Day 1: Arrive in Edinburgh

Arrive in Edinburgh – Scotland’s majestic capital and one of Europe’s most beautiful cities, where the opportunities for sightseeing are almost endless. Enjoy a visit to Edinburgh Castle, Holyrood Palace, or hike up to the top of Arthur’s Seat for breathtaking panoramic views. Overnight – Edinburgh

Day 2: Edinburgh to Fort William

Travel north and visit medieval Stirling Castle, before a wonderfully scenic journey takes you through spectacular Glencoe and into the heart of the Scottish Highlands. Your destination is on the western seaboard at the foot of Ben Nevis – Britain’s highest mountain. Overnight – Fort William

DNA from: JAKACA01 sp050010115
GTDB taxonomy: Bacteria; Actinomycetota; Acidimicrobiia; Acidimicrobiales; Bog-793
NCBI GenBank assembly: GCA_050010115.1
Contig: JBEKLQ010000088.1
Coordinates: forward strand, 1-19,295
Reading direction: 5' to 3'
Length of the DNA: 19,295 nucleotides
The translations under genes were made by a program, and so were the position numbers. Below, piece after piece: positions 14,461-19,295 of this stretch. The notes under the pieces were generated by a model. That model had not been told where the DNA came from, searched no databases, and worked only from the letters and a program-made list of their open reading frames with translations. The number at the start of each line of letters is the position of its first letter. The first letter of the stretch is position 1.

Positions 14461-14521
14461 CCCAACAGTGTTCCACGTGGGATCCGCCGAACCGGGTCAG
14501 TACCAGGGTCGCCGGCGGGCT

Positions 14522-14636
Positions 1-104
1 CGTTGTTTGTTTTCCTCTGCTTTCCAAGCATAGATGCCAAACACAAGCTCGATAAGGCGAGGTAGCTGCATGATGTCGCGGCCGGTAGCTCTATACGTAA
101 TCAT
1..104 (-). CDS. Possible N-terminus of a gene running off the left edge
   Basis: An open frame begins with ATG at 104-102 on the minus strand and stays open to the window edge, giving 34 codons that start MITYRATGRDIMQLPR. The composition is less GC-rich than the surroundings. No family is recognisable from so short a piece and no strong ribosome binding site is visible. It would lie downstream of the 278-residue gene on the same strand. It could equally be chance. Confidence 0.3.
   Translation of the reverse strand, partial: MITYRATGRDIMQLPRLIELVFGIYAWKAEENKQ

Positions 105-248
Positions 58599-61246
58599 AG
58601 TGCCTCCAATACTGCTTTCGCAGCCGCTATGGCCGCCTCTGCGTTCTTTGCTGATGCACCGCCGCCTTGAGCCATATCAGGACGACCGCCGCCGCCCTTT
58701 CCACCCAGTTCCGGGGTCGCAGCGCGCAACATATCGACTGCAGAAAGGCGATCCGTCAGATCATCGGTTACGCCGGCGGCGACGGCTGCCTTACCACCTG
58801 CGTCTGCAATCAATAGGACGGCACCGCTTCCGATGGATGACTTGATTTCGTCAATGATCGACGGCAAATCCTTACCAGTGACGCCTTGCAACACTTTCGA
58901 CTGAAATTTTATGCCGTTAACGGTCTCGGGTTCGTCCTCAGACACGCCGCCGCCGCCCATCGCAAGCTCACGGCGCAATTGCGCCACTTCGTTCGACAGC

Day 3: Fort William to the Isle of Skye

Take a spectacular road trip north along the tranquil shores of Loch Lochy, and through the towering mountains of Glen Shiel. Along the way, pause to visit the world-famous Commando Memorial which stands proud over the Great Glen. Cross the bridge on to the famous Isle of Skye, one of the most spectacular islands in the world. Overnight – Isle of Skye

Day 4: Isle of Skye Sightseeing

Today you will have a full day on Skye to roam the rugged island, sample some fine island whisky, enjoy a great day’s walking and marvel at the unique and iconic scenery. There are a number of very well renowned restaurants on Skye which you can book into to enjoy in the evening. Overnight – Isle of Skye

Day 5: Isle of Skye to Inverness

Depart Skye and travel past the most photographed of Scotland’s castles, Eilean Donan. Your route takes you by brooding Loch Ness and Urquhart Castle, and onto the vibrant ‘Capital of the Highlands’. Overnight – Inverness